The best graphics card money can buy: why the ATI Radeon HD 5870 is our new A-List card

Recommended
The best graphics card money can buy: why the ATI Radeon HD 5870 is our new A-List card
Rating
Overall:

A stunningly powerful card that tops the last generation’s best dual-GPU monsters.

Performance:
6
Features & Design:
6
Value for money:
6
Price
Price: $543
> Pricing info
Specs
specifications 850MHz core clock; 1GB GDDR5 at 1200MHz; 1600 stream processors; 40nm manufacturing process; claimed 27W idle, 188W full power draw

Timing to continue its recent top-end success, ATI has released the Radeon HD 5870. It's soon to be followed by a dearer card - a twin-GPU X2 variant looks likely - and the HD 5850.

The HD 5870 is the first DirectX 11 and Shader Model 5 part. We'll put that to the test when games start arriving, but for now its main competition is ATI's own HD 4000 range.

It's a 40nm GPU, down from the 55nm of the HD 4870, and it doubles that card's stream processor count to 1600 while increasing the transistor count to 2.15 billion. The core clock sits at 850MHz and there's 1GB of GDDR5 memory at 1200MHz, and it's pretty similar in size and bulk to the X2 cards.

ATI claims an idle power draw of 27W, rising to 188W under load. In our Core i7-920 test rig with 4GB of DDR3 and a 7200rpm hard disk, we measured a full system load of 120W idle and 252W hot. Best of all, though, the HD 5870 only requires two six-pin power connectors.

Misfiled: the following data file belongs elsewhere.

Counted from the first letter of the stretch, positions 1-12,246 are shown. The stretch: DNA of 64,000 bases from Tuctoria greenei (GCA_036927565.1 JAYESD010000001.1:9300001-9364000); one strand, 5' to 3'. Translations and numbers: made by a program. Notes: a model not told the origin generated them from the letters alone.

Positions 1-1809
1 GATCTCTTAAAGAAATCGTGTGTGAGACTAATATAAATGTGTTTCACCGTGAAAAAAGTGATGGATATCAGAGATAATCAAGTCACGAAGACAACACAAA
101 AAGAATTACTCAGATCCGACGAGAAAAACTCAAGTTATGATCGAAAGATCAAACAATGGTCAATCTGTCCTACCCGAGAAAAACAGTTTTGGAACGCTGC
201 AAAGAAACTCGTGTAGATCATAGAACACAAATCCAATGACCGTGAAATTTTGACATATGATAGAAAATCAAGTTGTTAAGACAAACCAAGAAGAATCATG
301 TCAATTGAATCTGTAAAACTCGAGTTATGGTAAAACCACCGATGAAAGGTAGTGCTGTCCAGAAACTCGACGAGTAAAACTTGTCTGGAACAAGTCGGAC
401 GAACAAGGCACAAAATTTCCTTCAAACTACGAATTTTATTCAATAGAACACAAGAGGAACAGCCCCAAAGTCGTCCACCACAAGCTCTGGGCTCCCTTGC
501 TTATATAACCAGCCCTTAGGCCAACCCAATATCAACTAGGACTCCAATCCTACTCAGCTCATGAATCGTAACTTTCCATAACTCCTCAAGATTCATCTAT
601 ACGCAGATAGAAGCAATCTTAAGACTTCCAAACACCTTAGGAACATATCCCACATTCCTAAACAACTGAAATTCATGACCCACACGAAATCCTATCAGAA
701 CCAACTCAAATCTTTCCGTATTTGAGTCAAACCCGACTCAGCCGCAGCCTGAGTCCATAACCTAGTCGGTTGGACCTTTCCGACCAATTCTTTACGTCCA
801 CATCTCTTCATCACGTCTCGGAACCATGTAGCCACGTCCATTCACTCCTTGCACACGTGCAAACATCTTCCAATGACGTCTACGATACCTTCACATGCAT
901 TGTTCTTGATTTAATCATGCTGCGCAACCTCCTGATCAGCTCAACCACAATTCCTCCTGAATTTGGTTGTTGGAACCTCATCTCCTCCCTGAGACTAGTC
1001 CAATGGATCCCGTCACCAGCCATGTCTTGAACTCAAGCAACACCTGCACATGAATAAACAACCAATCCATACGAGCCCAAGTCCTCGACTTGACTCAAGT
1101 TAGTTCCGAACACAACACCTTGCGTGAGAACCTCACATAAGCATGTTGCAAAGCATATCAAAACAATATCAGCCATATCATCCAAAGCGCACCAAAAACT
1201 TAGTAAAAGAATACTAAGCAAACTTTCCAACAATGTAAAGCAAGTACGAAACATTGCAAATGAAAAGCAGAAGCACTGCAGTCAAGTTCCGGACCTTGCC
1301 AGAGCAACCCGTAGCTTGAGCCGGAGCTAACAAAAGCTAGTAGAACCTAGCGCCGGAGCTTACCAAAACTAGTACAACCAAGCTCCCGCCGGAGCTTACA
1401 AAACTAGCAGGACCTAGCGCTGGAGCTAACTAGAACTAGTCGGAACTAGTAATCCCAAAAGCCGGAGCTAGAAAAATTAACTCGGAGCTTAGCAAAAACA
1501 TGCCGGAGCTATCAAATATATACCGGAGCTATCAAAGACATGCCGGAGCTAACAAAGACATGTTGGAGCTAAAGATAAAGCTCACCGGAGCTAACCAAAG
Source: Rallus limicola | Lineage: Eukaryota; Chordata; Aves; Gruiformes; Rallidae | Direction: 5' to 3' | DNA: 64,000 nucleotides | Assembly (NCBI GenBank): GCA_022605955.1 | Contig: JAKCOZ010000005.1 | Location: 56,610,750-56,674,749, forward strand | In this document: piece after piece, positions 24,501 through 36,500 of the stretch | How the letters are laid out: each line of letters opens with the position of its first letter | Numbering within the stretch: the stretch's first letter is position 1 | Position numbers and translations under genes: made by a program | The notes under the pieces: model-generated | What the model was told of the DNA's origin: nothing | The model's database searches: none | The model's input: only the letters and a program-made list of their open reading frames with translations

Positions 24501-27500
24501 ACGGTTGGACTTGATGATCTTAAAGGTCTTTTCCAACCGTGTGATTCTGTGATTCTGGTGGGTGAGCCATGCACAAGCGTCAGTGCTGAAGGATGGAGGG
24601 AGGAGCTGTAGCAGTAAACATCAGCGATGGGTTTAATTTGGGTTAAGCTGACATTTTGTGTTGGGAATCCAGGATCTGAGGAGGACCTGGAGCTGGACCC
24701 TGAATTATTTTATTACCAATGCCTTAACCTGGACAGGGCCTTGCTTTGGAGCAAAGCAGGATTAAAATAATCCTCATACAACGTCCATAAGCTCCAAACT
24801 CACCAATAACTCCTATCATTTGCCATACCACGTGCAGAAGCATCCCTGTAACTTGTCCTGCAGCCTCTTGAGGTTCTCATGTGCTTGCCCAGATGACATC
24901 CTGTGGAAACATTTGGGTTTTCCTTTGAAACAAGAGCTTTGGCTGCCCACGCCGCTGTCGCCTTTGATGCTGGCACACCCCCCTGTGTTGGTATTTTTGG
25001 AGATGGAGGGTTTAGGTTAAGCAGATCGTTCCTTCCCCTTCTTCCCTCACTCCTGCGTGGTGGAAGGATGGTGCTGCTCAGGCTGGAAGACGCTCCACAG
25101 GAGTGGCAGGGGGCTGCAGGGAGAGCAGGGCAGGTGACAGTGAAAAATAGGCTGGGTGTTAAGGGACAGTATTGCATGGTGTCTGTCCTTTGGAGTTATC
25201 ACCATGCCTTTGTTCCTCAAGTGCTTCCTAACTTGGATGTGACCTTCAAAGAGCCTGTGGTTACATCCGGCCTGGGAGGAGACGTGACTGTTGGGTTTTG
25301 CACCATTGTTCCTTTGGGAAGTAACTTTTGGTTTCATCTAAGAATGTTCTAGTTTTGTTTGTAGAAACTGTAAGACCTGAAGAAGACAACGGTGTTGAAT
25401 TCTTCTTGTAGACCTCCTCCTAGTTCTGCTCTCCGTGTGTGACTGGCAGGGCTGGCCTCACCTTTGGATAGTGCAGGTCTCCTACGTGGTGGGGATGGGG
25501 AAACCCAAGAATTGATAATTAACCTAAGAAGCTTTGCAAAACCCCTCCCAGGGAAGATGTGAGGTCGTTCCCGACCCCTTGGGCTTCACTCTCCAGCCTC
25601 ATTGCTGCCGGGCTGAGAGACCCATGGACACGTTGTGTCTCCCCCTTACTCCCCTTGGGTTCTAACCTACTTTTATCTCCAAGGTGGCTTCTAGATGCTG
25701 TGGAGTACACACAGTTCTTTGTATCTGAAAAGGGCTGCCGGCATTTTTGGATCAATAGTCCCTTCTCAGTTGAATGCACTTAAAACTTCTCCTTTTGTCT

The only benchmark to really push the Radeon was Crysis, and even then not much: gaining 66fps at 1600 x 1200 with high settings; 44fps at 1920 x 1200 and very high; and even 31fps at the highest resolution our CRT monitor could manage - 2058 x 1536. So we shifted to a 30in 2560 x 1600 TFT, kept maximum settings and it still managed a credible 24fps.

That brings us to ATI's Eyefinity - the multi-monitor capability supported by this family of cards. It's still going to be a push to tile six TFTs as in ATI's demo - and we're not convinced it makes the experience a great deal better than one large TFT - but it's now a real possibility.

Standard cards have two DVI outputs, plus HDMI and DisplayPort, and ATI will also be making a limited number of its Eyefinity6 Edition with six outputs.

So how does it compare? The Crysis scores are miles ahead of any single-GPU card, with 44fps in our very-high test eclipsing the 29fps of the HD 4890.

But it's also faster than dual-GPU cards: the HD 4870 X2 managed only 35fps. It's faster and more efficient than the HD 4870 X2, and only a little more expensive. Until the X2 version arrives, the HD 5870 is the new benchmark for enthusiast gamers. David Bayon

This Review appeared in the December, 2009 issue of PC & Tech Authority Magazine

See more about:  graphics  |  ati  |  radeon  |  hd  |  card  |  graphical  |  movies  |  gamers  |  gamer  |  games  |  nividia
 
 

Readers of this article also read...

The iPhone 5s has made me fall in love all over again 

The iPhone 5s has made me fall in love all over again

 
In Pictures: Corsair's brand new Obsidian 750D PC case 

In Pictures: Corsair's brand new Obsidian 750D PC case

 
Showdown: Apple iPhone 5S vs HTC One 

Showdown: Apple iPhone 5S vs HTC One

 
Showdown: Apple iPhone 5S vs Samsung Galaxy S4 

Showdown: Apple iPhone 5S vs Samsung Galaxy S4

 
The 64-bit CPU in the iPhone 5s is meaningless marketing bluster 

The 64-bit CPU in the iPhone 5s is meaningless marketing bluster

 

Latest Comments

Latest Poll

What PC component are you planning to upgrade in the next six months










Ads by Google

From our Partners

PC & Tech Authority Downloads